Dream & deed: "I’m working sixty hours a week now, so I can enjoy myself later"

Published on: 11 August 2021

But he did not kill, because between dream and act
there are hindering laws and practical objections

(from: Willem Elsschot, The Marriage)

 

Retirement may be the last thing Generation Z is thinking about, but they are the generation of the future. What do they dream about? What are they doing to achieve it? And what stands in their way? In this series we let young people talk about what the present and the future look like to them.

Bas Grund (20) from Amsterdam: “Anyone can get rich. It’s about making the right choices.”

 

Who: Bas Grund (20), describes himself as a career tiger and a “super-self-willed guy”, who discovered in high school that school was not really his thing. “I went to the vocational school for a little while, but I already had several enterprises on the go by then and they were doing well. I figured more education would not yield me more in the future. In the world of online marketing, which is where I was, getting knowledge from a book was soon no longer up-to-date. So, I decided to go to work and really go for it.”

 

Lives in: A rental home in Amsterdam. “I wanted to buy a house right away, but the bank was skeptical because I’m pretty young and was an entrepreneur until recently. Hopefully I will be able to buy something next year.”

 

Works at: He quit his own company in December, and since then has been the manager of a start-up marketing company that works for restaurants, hotel and pop stages. “Totally sick.”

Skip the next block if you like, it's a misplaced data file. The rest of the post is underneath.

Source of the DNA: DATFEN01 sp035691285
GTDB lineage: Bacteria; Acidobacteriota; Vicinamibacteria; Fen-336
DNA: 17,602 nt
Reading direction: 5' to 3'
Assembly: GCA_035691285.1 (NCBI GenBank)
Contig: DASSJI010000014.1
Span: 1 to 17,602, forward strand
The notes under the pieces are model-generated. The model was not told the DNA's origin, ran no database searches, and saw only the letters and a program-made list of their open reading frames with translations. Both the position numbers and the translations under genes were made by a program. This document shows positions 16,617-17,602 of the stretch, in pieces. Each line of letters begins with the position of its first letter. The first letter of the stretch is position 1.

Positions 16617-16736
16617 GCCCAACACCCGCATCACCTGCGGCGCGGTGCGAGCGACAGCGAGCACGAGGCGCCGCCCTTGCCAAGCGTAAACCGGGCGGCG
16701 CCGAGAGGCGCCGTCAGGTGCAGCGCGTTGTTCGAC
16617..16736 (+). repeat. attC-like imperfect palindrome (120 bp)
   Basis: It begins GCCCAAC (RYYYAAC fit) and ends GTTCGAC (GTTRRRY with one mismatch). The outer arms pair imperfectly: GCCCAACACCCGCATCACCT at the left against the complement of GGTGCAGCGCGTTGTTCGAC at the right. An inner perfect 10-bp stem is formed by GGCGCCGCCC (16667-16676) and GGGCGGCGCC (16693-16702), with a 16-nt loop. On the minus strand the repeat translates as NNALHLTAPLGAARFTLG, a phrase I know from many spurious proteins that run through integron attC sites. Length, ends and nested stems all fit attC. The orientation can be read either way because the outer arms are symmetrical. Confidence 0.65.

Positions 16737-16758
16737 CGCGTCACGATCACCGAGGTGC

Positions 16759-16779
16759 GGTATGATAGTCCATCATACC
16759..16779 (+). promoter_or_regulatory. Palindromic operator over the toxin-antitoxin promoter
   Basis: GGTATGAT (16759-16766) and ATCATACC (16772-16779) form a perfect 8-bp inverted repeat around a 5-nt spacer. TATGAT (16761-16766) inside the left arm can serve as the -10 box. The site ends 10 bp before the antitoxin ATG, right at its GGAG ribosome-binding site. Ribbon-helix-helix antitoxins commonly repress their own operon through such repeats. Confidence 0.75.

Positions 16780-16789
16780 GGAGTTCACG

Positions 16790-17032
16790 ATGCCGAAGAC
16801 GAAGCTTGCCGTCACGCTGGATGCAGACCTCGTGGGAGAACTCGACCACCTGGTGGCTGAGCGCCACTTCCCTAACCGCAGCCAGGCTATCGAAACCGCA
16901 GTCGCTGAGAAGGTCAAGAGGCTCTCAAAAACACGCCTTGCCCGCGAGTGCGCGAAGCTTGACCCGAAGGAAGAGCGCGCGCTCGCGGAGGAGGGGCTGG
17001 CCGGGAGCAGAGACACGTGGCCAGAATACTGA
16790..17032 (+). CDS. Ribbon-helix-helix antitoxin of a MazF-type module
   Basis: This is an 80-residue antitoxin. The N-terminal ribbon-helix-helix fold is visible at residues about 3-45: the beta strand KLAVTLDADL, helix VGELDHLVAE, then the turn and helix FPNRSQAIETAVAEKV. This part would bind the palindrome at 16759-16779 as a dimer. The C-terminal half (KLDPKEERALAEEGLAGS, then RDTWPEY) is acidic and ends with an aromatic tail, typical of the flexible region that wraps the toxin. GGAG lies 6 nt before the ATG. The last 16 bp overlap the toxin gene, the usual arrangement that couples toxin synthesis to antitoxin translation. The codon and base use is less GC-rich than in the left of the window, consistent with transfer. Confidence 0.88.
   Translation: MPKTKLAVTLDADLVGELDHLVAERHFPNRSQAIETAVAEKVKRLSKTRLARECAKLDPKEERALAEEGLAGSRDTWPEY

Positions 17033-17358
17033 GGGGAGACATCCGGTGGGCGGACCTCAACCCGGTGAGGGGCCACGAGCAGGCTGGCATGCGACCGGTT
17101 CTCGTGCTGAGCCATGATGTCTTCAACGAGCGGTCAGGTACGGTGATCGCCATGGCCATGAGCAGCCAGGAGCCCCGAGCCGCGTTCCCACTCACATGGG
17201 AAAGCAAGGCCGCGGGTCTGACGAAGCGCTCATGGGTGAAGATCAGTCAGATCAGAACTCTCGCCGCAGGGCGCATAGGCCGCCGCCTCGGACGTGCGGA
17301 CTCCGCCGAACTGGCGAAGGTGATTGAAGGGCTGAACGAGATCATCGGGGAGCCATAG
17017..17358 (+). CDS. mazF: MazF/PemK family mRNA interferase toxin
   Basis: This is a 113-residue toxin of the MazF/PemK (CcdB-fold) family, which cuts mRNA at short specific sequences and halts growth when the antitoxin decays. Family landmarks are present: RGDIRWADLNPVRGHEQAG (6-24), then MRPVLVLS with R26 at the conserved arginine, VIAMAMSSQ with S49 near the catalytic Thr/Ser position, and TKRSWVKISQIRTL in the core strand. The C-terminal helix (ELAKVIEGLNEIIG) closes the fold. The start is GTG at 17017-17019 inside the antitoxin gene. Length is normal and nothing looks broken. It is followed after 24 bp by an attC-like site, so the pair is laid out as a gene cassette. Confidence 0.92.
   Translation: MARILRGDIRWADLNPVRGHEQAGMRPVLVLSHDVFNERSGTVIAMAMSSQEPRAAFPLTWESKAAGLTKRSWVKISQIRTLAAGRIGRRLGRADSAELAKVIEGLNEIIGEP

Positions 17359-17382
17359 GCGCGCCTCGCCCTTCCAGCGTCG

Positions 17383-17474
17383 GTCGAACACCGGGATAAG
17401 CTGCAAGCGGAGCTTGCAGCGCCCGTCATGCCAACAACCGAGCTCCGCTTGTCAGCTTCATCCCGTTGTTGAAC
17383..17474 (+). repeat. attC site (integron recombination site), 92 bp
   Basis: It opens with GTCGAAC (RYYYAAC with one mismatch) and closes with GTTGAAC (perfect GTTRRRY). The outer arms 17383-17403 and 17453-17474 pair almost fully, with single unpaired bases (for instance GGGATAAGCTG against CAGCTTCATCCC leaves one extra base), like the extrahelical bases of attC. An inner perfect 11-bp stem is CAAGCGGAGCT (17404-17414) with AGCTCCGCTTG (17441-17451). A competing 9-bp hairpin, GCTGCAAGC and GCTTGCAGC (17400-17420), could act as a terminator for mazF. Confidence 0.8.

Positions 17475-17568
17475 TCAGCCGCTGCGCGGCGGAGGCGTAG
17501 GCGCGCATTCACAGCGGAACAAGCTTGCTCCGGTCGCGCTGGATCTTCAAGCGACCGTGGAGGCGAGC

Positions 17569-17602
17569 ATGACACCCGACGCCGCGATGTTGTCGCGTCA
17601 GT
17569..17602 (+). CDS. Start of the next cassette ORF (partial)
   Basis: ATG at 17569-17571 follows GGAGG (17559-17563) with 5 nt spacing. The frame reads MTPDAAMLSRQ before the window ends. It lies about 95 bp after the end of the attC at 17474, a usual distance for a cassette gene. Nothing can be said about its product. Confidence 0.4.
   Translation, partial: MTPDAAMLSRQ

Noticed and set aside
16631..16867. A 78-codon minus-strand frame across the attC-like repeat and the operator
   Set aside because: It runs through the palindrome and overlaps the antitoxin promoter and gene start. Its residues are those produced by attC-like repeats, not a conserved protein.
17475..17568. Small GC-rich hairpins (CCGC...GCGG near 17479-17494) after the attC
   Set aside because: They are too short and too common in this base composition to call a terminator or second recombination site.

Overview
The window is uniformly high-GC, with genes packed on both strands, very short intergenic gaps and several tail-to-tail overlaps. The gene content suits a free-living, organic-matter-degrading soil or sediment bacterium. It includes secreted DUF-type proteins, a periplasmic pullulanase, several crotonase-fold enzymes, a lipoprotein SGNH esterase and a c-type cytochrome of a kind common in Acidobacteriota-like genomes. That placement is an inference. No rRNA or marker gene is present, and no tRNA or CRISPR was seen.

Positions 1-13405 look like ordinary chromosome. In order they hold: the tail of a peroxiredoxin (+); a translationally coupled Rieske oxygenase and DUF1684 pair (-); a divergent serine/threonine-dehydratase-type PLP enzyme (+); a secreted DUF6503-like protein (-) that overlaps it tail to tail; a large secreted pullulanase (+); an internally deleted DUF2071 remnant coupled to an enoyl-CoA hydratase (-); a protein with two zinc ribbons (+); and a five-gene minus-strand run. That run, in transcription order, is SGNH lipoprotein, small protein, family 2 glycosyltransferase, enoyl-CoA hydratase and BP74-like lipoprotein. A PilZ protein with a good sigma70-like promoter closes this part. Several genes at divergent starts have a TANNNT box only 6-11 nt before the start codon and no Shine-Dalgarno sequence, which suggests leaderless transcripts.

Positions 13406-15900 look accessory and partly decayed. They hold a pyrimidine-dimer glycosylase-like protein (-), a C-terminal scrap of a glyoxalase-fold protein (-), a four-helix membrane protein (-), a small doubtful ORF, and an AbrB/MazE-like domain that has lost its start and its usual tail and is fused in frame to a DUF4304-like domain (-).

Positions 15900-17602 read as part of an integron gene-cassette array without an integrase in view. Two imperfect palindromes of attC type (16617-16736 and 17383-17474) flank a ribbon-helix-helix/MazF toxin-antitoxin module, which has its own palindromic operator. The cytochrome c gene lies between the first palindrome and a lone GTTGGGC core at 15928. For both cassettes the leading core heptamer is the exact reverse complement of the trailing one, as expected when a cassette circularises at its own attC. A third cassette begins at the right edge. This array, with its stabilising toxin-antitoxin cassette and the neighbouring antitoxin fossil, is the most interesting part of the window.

Enjoys: Listening to music, “anything except recorder and triangle”, traveling, meeting new people, discovering places. “And secretly, I really enjoy working hard.”

 

What do you dream of?

“Personally, I mostly dream about business success. I would love to be on an executive board down the road. And if I can dream big, I’d like a top position in an international company. A position where I can mean something for the world, but where I can also make a lot of money. Then I would use that money to do something good. For example, invest in making real estate more sustainable and building schools in developing countries.”

 

How do you envision your future?

“I often fantasize about the future. I’m very curious what it will look like. But I’m also someone who lives day by day. I don’t have goals like, in five years I want to leave here and then I want such and such. I believe that if you set goals you limit yourself to them, even though they could be even bigger. If you don’t set goals, anything is possible.”

 

What does your dream retirement look like?

“I’d like to retire around the age of 40, so that I can then enjoy my life along with the family I hope to have by then. Then I can make up for the time lost on working and do a lot of traveling – which will hopefully be a lot more sustainable by then, and go out to eat. I’m choosing to work really hard now and then really start to live later. That is radical, and I can’t really think about it too much, about all the things I will have missed out on if I get hit by a bus tomorrow. But work is the priority right now.”

I’m choosing to work really hard now and then really start to live later”

Why is your work so important to you?

“I feel a pressure inside: am I doing enough? I want to be in the lead. I believe you should always do your best, even on weekends and at night. It’s much easier to make sure you stay in first place than to struggle to the front from tenth place. I keep up the spirit to motivate myself. Fortunately, I enjoy working; it is really my passion. I do notice I am in a different phase of life than my friends, even though we are the same age. They go to school and go out a lot. I make it to the odd party, but unfortunately not that often.” 

 

What is your dream for the Netherlands?